U.S. COURTS ALLOWS HP AND STAPLES MONOPOLY ON TONERS / INKS

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U.S. COURTS ALLOWS HP AND STAPLES MONOPOLY ON TONERS / INKS

 user 2008-12-01 at 12:05:59 pm Views: 32
  • #20749
    http://www.mondaq.com/article.asp?articleid=70802
    United States: Court Rejects Per Se Rule For Vertical “Market Allocation” Agreement
    A
    federal district court has dismissed the claim that an agreement
    between Hewlett-Packard (HP) and its customer Staples office supply
    stores, under which Staples stopped selling its own ink cartridges for
    HP printers, was a per se illegal antitrust violation. This new
    decision provides a helpful precedent for the argument that an
    agreement between a manufacturer and retailer should be judged under
    the rule of reason, even if one aspect of the arrangement reduces
    “horizontal” competition between them. Bedi v. Hewlett-Packard and
    Staples, Inc., No. 07-12318-RWX (D. Mass., Nov. 17, 2008).

    As
    part of a new strategic relationship agreement with HP, Staples agreed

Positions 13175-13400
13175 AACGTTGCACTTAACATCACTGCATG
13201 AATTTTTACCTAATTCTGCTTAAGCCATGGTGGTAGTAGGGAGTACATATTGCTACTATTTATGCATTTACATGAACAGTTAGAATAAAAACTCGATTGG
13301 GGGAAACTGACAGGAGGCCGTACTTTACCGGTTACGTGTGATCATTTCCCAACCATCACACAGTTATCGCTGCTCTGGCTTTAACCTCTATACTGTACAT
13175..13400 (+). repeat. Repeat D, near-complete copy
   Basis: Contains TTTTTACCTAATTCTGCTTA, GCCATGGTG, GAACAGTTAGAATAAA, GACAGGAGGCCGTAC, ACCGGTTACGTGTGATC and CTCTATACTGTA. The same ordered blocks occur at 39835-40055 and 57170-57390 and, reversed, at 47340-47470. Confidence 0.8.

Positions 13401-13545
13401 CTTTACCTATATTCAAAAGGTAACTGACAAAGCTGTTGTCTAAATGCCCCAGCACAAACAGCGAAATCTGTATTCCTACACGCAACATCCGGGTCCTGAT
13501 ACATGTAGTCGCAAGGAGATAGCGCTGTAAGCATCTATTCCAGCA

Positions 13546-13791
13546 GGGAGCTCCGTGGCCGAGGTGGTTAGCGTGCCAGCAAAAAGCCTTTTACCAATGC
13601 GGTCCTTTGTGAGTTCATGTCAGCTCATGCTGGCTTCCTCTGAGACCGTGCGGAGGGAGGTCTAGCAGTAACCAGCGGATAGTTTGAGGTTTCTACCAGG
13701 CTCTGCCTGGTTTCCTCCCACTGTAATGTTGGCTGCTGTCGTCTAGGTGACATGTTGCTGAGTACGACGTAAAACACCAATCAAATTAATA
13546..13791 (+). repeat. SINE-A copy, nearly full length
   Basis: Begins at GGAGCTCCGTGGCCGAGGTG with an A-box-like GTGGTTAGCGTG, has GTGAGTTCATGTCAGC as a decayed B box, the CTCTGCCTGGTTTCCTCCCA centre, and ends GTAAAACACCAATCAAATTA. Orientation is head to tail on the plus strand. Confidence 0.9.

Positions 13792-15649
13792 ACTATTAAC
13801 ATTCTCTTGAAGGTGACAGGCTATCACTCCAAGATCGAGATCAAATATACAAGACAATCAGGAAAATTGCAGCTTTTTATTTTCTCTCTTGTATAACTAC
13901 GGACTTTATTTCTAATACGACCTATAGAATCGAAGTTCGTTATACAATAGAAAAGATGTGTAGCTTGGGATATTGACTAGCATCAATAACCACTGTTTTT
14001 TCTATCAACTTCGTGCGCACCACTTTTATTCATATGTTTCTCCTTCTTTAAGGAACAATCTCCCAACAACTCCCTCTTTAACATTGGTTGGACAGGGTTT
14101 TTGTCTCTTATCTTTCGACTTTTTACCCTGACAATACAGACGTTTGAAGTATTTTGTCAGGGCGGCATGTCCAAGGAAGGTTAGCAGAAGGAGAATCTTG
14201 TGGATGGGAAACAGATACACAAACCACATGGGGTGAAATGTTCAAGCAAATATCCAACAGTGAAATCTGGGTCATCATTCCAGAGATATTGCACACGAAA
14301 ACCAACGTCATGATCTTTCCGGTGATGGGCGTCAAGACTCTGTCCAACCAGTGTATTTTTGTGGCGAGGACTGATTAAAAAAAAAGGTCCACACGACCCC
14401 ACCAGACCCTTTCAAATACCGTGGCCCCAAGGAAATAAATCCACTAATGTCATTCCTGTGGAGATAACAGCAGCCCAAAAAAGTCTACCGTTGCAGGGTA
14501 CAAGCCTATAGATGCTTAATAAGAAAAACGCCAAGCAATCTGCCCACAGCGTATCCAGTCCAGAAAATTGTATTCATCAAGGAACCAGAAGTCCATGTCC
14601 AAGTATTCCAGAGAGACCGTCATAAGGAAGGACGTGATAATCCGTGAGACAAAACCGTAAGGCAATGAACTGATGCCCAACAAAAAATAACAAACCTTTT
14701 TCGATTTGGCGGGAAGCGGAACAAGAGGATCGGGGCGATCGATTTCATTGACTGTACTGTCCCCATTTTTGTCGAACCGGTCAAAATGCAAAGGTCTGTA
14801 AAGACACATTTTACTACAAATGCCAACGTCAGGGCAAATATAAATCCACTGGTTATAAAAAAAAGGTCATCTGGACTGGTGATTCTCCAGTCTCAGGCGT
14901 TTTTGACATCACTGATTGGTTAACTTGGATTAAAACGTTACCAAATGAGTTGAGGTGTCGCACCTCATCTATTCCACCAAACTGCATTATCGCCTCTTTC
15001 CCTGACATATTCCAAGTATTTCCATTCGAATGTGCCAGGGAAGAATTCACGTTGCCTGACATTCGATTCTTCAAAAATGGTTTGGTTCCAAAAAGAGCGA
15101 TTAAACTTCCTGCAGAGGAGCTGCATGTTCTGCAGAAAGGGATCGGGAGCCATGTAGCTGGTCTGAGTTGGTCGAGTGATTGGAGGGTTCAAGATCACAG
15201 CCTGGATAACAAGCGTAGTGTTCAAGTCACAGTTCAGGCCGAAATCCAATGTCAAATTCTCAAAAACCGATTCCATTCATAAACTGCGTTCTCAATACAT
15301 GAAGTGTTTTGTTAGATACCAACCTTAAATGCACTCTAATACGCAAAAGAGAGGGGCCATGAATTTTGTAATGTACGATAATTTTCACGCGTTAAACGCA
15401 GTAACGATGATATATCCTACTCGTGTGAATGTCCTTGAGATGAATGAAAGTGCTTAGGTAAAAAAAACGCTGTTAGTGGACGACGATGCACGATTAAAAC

to carry only HP’s ink and toner and to cease selling Staples’ own
    brand of HP-compatible printer cartridges. A putative class of
    customers challenged the agreement as “a horizontal agreement between
    direct competitors” and relied on the claim that it was per se illegal.

    Ruling
    on the defendants’ motion to dismiss, the court focused on the narrow
    scope of the per se rule, which applies only to those types of
    agreements that confidently can be said to be always or almost always
    anticompetitive. While acknowledging that the HP and Staples ink
    cartridges compete with each other, the court emphasized that the
    HP-Staples relationship is “primarily vertical” and their strategic
    agreement involved more than the one aspect challenged by the
    plaintiff. Noting that vertical agreements typically are analyzed under
    the rule of reason and that the HP-Staples agreement did not fit into
    any established per se illegal category, the court dismissed the claim.

    This
    decision reinforces what clearly should be the rule. While it is
    possible to have a “naked” market allocation agreement that eliminates
    interbrand competition between firms that otherwise are
    vertically-related, that would be unexpected in ordinary business
    arrangements. More likely, other aspects of the vertical agreement will
    suggest a procompetitive alliance, as the Bedi court found in reviewing
    the supply and purchase commitments and other aspects of the HP-Staples
    agreement. If the agreement is on balance possibly anticompetitive,
    this should be shown under the rule of reason.